Methadone is a synthetic opioid that is used as a maintenance anti-additive for people who suffer from an opioid dependency, an addiction to heroin, morphine, codeine, oxycodone, etc. Although methadone acts upon the same opioid receptors as the drugs mentioned above, it is chemically different to them even though it has many of the same effects.
The most commonly used administration of methadone is through an oral solution however this is becoming less common because of its high production costs. Two drinkable formations are available for patients, one in a ready-to-disperse liquid, the other in a dissolvable tablet that is placed in water for the patient to drink. The liquid form is the most common method as it allows for easy changes in dosage. Studies have found that there is almost no difference in effectiveness when methadone is taken orally to when it is injected directly into the bloodstream, although methadone should not be injected. Although it can be done in extremely diluted forms, there have been reports of cardiac arrests and damaged veins from the sugar intake when injecting. Taking the medicine orally is the simplest and safest way for patients who are recovering from drug addiction to take.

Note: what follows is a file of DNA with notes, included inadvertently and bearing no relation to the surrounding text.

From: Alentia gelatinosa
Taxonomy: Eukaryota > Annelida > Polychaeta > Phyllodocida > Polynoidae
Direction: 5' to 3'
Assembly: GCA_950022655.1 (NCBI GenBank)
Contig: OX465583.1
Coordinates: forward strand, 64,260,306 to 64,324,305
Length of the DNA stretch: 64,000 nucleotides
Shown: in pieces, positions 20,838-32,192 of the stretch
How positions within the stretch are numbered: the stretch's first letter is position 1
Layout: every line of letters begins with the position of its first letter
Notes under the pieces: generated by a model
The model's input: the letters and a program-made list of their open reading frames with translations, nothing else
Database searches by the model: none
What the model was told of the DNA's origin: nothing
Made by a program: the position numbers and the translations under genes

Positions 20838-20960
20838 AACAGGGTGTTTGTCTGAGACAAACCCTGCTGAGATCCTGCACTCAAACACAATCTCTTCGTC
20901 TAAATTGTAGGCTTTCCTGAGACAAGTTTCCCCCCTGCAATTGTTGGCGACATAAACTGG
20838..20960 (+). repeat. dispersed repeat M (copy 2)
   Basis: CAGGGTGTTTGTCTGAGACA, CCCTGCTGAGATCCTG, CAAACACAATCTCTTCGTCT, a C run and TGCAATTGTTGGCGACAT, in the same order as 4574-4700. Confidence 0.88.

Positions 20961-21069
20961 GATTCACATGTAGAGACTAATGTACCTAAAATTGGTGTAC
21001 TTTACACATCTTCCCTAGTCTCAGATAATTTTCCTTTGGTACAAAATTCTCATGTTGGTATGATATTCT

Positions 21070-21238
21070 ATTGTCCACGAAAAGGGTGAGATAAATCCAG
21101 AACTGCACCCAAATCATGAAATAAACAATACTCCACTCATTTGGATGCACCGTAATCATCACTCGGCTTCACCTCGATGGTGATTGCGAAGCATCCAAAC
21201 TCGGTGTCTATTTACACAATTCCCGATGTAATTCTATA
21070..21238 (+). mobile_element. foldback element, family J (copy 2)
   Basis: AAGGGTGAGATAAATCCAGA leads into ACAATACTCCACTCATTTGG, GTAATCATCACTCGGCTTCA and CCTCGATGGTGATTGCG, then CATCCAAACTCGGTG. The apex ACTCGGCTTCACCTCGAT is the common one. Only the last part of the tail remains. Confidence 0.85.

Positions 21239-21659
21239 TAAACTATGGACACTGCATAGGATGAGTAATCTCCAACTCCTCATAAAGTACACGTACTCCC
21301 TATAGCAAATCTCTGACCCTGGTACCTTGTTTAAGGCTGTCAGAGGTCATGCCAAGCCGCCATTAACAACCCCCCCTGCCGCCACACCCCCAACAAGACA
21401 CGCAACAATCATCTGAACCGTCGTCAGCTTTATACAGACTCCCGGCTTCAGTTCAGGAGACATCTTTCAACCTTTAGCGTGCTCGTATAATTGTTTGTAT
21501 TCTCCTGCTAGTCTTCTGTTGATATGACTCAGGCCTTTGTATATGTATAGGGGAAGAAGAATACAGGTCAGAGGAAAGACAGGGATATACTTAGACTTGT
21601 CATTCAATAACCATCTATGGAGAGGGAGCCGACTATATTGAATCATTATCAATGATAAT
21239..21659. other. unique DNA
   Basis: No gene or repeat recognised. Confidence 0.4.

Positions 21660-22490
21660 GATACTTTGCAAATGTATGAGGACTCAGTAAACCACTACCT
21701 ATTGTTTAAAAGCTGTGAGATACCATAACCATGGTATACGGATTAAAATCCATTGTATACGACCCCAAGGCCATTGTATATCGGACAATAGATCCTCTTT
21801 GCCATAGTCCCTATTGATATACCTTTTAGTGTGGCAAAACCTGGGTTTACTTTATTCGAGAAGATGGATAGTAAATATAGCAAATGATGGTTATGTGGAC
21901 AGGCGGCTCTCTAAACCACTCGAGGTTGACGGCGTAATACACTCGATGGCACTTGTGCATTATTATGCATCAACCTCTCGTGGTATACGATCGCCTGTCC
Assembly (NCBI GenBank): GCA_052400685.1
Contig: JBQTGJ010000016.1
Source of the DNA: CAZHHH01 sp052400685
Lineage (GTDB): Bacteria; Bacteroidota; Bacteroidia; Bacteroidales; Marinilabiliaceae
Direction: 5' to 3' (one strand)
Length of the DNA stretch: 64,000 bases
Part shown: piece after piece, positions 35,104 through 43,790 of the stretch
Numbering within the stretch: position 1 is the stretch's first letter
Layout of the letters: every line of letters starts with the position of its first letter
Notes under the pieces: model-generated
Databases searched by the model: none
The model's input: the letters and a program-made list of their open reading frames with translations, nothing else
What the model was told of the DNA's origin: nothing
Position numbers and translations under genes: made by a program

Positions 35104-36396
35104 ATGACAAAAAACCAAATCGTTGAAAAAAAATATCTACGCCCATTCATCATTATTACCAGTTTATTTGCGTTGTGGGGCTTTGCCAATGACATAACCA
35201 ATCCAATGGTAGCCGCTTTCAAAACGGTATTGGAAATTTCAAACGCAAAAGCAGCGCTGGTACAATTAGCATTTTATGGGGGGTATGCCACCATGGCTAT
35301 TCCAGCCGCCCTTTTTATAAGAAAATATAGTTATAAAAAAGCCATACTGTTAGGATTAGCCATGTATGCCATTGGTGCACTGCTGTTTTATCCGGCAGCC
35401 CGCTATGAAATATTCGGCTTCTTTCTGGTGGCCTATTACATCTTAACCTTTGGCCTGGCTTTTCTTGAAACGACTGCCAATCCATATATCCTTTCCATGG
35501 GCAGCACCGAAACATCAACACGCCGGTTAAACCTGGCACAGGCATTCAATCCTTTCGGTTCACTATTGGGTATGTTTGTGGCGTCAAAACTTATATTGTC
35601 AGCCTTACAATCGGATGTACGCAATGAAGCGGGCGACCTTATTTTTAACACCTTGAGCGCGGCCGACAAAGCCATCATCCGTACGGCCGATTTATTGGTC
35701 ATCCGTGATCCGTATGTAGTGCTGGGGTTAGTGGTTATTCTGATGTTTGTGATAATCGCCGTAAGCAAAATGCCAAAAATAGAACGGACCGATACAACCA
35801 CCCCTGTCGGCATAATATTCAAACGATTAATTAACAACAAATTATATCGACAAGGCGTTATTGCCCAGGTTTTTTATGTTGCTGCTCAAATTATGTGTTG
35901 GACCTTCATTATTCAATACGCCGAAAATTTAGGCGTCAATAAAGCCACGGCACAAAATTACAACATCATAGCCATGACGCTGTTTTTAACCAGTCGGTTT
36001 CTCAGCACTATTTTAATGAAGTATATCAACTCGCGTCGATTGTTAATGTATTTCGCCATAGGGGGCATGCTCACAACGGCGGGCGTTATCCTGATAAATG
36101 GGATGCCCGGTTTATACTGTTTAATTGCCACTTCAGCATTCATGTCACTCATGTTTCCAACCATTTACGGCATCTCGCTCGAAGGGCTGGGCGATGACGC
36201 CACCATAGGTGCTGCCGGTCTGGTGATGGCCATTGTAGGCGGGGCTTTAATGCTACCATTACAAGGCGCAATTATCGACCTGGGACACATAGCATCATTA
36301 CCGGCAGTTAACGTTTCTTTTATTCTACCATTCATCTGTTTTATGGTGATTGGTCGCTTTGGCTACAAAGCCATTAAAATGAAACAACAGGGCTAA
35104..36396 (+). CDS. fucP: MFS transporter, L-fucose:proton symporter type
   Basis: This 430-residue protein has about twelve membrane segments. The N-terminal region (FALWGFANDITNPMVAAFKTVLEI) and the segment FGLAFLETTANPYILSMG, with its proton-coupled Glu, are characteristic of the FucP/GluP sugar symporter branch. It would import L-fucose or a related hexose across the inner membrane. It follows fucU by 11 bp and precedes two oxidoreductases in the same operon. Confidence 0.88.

There are quite a large number of adverse side effects that can occur when taking methadone. These include: Thrombus, hypoventilation, constricted pupils, constipation, seizures, skin rash, increased sweating or an intolerance to heat, low blood pressure, nausea and vomiting, anorexia, weight gain, sudden death, dry mouth, difficulty urinating, headaches, hallucinations, stomach pains, itching, flushing, mood changes and increased agitation, insomnia, impotence, blurred vision and cardiac arrhythmia.